Front end loader moving a boulder with sagebrush and the eastern flank of the Sierra Nevada in the background.

Landscape transformation begins at the Mono Basin Outdoor Education Center

Exciting updates are happening at the Mono Basin Outdoor Education Center (OEC). As it exists today, the OEC program is transformative. It is designed to connect participants from Los Angeles to the source of their water, to the landscape of the Mono Basin, and to each other throughout their week-long visits. And we’re always thinking about how to make the program better.

One area we can improve to enhance participants’ experiences at Mono Lake is the OEC program’s home base, the house we lease from the Los Angeles Department of Water & Power (DWP). Over the years we have made improvements to the house like adding solar panels, a rain barrel, and efficient replacement windows. We have long wanted to improve the backyard, so this year we got the ball rolling on plans to update it to accommodate a more immersive and safer experience for participants.

The Outdoor Educuation Center house with a partially dismantled fence,the sky is overcast.
Watershed Progressive first took down the fence that had walled off the OEC’s backyard for years. Photo by Santiago Escruceria.

Until now, participants have slept on tarps on the front lawn of the OEC with nothing blocking the sights, sounds and smells of Highways 158 and 395. The first phase of this multi-year project was designed to move the sleeping and gathering area from the front yard to the safety the backyard provides. There, participants will not only have more solitude and quiet, but will also be immersed in a landscape design that mimics the Mono Basin.

We have been fortunate to partner with Watershed Progressive—a prestigious and water-focused design-build collaborative. Integrating their expertise in water conservation through the design will reinforce the lessons of what conserving water can look like. Watershed Progressive took our ideas and brought them to life. We broke ground in late July and the first phase is nearly complete!

A front end loader moves boulders around on bare dirt, the mountains and a few clouds in a clear blue sky are in the distance.
After the amphitheater area was graded Watershed Progressive placed large boulders (donated by Mono County from the dump just across Highway 395) to help create a windbreak. Photo by Rose Nelson.

This first phase includes a gabion fence and earthen berms to help protect the backyard from wind. There is a beautiful amphitheater with a campfire circle where we’ll be able to gather to open and close each group’s week-long visit. Ample area for participants to sleep winds its way throughout the design. The new space lends itself to areas where people can journal, look out across the Sierra or up into the night sky, connect to each other without cell phones, or sit in solitude.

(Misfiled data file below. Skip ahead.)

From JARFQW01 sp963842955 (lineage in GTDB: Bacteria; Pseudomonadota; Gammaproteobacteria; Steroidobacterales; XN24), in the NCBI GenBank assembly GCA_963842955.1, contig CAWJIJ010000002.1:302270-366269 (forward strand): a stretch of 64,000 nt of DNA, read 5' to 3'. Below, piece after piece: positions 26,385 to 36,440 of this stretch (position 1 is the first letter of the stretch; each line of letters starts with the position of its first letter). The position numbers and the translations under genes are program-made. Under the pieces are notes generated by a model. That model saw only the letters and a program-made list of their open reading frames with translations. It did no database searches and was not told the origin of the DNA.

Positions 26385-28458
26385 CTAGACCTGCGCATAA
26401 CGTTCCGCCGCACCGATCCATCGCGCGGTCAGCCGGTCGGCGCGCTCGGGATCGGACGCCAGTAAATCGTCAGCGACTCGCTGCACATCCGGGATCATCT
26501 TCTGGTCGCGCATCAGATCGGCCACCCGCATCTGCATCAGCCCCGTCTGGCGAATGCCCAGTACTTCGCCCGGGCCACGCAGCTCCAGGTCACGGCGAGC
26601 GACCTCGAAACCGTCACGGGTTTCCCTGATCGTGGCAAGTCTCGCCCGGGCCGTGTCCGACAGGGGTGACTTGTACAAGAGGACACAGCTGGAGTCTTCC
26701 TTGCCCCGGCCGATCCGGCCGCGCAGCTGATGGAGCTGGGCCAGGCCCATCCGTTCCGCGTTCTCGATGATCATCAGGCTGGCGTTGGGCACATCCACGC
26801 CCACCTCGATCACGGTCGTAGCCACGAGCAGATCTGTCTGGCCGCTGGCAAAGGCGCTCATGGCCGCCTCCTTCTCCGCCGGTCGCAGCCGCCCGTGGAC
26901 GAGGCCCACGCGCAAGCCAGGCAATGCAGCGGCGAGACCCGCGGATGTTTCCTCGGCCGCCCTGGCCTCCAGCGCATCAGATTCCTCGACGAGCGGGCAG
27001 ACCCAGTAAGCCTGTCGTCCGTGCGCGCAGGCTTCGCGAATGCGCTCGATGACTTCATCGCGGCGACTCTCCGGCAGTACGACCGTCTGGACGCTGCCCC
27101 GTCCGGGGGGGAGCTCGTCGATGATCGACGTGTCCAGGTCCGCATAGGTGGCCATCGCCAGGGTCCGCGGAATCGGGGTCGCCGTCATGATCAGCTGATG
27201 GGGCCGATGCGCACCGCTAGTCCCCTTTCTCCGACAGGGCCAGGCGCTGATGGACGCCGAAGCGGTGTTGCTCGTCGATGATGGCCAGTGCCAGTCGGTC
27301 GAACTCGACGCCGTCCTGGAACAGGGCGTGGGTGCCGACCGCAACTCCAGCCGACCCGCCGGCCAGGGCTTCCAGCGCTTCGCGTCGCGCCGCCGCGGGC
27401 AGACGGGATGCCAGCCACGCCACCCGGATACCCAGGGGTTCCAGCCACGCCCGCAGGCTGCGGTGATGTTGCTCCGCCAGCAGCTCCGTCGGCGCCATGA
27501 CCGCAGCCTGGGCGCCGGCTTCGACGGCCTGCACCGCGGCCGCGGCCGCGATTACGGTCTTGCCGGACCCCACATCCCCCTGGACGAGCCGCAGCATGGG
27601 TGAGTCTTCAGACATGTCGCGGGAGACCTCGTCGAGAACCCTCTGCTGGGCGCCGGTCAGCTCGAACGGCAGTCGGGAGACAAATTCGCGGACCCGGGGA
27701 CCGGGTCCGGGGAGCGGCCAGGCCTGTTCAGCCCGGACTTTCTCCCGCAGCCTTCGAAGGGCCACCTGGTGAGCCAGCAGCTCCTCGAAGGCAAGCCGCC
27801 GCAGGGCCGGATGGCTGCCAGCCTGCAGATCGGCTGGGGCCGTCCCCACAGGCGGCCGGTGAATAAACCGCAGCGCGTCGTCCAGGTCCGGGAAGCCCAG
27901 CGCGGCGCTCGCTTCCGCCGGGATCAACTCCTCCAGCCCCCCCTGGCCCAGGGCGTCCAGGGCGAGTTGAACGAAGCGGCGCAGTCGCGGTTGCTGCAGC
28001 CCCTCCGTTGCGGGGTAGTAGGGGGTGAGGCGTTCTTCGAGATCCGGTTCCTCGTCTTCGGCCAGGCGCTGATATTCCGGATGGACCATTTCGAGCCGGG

People standing in front of a gabion fence with brush and mountains in the background.
A gabion fence will help screen the backyard from the Mono Basin’s strong wind. Further screening will be installed from the top of the rock wall to the top of the poles. Photo by Ryan Garrett.

Enhancing the space will bring a level of safety and comfort that has not existed in this way at the OEC for the past 25 years. The improved privacy, peacefulness, and educational themes incorporated into the project will strengthen participants’ connection to the Mono Basin. As mentioned before, the landscaping is designed to mimic the Mono Basin—berms and boulders simulate the Sierra Nevada, the campfire circle gathering area is reminiscent of Mono Lake, and the winding sandy washes where participants can sleep resemble the tributary streams. Even though many of the OEC lessons are learned throughout the Mono Basin, having the program’s home base reflect those thoughts is important.

This project is also a successful collaboration between the Mono Lake Committee, DWP, and the Mono Lake Kutzadika’a Tribe. The Committee consulted with both DWP and the Tribe on the plans and a Tribal monitor has been on site during construction to make sure the earth work did not disrupt any culturally significant artifacts or sites. Future phases include working with the Tribe to incorporate traditional ecological knowledge to the landscaping.

Rocks and campfire ring in the back of the Outdoor Education Center house.
The amphitheater and camp fire circle also act as an infiltration basin that can absorb water from summer rain storms. Photo by Santiago Escruceria.

The entirety of the backyard plan is designed in phases as a multi-year project so we can make sure these updates are meaningful and intentional. We will continue to identify pinch-points in the program that can be addressed through future projects. This project has been a long time coming and we are excited to see it finally happening!

To learn more about the OEC landscaping project, or if you are interested in contributing funds to support the work, please send me an email or give me a call at (760) 647-6595.

Top photo by Santiago Escruceria.